Air pollution has been commonly perceived as an urban problem associated with motor vehicles and industries, and rural areas are largely perceived as free from air pollution.
It is now recognised that the health burden due to exposure from pollutants released during the combustion of biomass fuels in rural areas equals or even exceeds the burden contributed by urban outdoor exposures.
Because of the large contact area between the surface of the respiratory system and the environment, air quality directly affects lung health resulting in variety of respiratory diseases.
Aims & Objectives
To compare the respiratory symptoms and abnormal lung functions between the urban street dwellers exposed to air pollution and rural population exposed to biomass pollution
To spread awareness about the harmful effects and early warning signs of pollution in the community
To spread awareness about the preventive measures against pollution.
To refer people with abnormal lung functions for medical check up at the nearest health facility.
Materials and Methods
This survey is cross sectional and included urban street dwellers in Delhi and rural population in the villages of Haryana using biomass fuel for cooking.
Demographic profile was recorded and information was collected using MRC 1986 questionnaire on the occurrence of respiratory symptoms.
Screening PFT was done using a vitalograph COPD6 spirometer to record FEV1, FVC and FEV1%.
Urban people n= 1078 including urban males n= 500 (46.38%) & urban females n = 578 (53.62%)
Rural people n= 1066 including rural males n = 554 (51.97%) & rural females 512 (58.03%).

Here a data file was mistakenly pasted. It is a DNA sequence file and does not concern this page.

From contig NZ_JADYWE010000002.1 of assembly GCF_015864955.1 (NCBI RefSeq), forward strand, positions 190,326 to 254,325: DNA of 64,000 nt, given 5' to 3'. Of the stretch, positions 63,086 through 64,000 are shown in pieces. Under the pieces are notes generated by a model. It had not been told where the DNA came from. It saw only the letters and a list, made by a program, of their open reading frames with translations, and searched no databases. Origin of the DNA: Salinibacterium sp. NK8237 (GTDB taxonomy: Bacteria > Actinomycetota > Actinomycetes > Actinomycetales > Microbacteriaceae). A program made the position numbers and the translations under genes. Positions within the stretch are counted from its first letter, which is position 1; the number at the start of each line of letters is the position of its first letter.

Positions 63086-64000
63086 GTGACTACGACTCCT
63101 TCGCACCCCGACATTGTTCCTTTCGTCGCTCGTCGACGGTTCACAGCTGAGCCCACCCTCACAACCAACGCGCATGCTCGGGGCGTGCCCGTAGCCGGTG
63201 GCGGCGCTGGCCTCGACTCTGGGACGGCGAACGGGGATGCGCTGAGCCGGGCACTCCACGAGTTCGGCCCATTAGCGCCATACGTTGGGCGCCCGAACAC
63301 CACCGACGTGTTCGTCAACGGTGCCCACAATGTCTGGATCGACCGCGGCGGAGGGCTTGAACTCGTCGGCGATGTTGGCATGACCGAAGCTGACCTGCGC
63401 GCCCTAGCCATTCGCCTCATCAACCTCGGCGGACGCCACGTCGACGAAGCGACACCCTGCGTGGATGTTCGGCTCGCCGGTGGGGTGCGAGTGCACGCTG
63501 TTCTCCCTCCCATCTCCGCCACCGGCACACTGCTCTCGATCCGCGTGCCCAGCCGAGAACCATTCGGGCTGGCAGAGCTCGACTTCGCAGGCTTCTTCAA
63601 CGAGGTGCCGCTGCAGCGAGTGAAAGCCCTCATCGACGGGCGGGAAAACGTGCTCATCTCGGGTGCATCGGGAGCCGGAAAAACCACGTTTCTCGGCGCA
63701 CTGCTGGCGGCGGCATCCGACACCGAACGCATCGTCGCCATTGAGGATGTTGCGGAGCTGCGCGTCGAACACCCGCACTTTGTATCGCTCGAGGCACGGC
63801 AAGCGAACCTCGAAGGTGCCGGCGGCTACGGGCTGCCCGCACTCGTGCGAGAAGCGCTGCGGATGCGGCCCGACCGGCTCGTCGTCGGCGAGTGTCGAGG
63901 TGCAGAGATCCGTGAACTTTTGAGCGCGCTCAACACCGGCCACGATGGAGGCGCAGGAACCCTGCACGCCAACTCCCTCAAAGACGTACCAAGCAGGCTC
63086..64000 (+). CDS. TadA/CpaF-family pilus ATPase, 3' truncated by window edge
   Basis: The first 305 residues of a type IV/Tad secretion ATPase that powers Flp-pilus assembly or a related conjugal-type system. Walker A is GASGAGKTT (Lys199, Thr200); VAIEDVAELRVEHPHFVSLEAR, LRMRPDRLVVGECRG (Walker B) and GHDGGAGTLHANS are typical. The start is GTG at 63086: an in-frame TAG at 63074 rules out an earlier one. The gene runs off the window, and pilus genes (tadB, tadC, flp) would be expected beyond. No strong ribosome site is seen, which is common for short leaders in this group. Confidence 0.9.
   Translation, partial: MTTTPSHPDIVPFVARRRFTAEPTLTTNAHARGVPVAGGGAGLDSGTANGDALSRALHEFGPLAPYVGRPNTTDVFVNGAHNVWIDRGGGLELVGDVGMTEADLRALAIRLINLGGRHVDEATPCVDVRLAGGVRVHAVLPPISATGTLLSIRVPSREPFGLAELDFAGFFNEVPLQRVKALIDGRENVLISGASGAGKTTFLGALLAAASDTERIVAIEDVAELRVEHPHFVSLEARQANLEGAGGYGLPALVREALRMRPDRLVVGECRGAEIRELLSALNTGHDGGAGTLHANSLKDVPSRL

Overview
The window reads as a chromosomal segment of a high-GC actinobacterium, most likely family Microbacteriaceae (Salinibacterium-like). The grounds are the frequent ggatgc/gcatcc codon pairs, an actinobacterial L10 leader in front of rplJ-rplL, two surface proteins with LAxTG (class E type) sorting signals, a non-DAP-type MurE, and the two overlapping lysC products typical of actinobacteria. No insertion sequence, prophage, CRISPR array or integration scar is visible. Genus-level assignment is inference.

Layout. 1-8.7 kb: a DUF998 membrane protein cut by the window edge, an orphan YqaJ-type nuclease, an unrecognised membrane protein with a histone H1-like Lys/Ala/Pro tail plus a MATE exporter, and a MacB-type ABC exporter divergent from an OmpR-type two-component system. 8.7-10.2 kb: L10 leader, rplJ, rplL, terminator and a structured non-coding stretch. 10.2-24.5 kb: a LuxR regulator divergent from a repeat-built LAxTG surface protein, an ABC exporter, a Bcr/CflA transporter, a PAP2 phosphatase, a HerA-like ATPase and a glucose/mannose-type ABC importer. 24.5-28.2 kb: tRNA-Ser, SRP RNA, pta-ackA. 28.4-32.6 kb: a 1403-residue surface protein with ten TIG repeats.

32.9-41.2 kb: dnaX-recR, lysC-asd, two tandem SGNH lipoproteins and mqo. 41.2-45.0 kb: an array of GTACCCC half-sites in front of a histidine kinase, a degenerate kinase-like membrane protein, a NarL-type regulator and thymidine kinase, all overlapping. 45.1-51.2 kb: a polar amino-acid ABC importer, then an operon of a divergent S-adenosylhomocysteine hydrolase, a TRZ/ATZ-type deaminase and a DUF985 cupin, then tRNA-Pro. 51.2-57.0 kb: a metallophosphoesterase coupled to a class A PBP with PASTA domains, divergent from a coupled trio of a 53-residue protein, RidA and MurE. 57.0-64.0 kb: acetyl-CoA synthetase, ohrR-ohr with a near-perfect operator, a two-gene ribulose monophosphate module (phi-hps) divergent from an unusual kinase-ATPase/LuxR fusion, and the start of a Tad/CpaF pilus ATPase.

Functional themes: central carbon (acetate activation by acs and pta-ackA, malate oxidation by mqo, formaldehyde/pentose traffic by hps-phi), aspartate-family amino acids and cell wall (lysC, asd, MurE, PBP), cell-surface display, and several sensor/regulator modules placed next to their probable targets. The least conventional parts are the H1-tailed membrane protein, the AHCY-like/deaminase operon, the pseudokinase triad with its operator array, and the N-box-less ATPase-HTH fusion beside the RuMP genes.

Cough was the commonest symptom in both the groups reported by 25.88% of urban subjects and 27.38% by the rural subjects.
Shortness of breath was the second commonest symptom reported by 22.82% and 14.75% of urban and rural subjects respectively.
These two symptoms were significantly higher amongst rural females as compared to urban females reported as 28.57% vs 23.18% (p Value <0.022) and 25.39% vs 20.93% (p Value < 0.040).
Urban males had significantly higher symptoms of phlegm and wheezing as compared to rural males reported as 10.08% vs 6.14% (p Value <0.003) and 14.40% vs 11.01% (p Value < 0.049)
Abnormal PFT readings were observed in 26.71% of all the urban subjects and 27.01% of all the rural subjects which was similar in both the groups.
The obstructive pattern was significantly higher in rural females as compared to urban females reported as 21.88% vs 17.82% (p Value < 0.046) and also as compared to rural males reported as 21.88% vs 17.51% (p Value < 0.032)
Abnormal PFT were observed in 29.51% in urban children and in 25.58% in rural children. The obstructive pattern was significantly higher in urban children as compared to rural children reported as 25.11% vs 18.12% (p Value < 0.021)
The study suggests that villagers exposed to biomass smoke have similar prevalence of respiratory symptoms and abnormal PFTs to the urban dwellers who are exposed to higher ambient air pollution.
More than 25% people are affected with respiratory disorders both in urban and rural areas due to air and biomass pollution which is extremely alarming.
Pollution caused by burning of Biomass Fuel:
Lung Function Test to assess effect of biomass air pollution:
Campaign Against Biomass Burning:
STUDY IN URBAN AREAS
Lung Function Testing in urban slum dwellers:
Campaign Against Air Pollution :
PAPER PRESENTATION AT 51st ICAAICON :
CERTIFICATES OF APPRECIATION:
Action For Child Relief
We are a registered Non-Government Organization (NGO) in Delhi.
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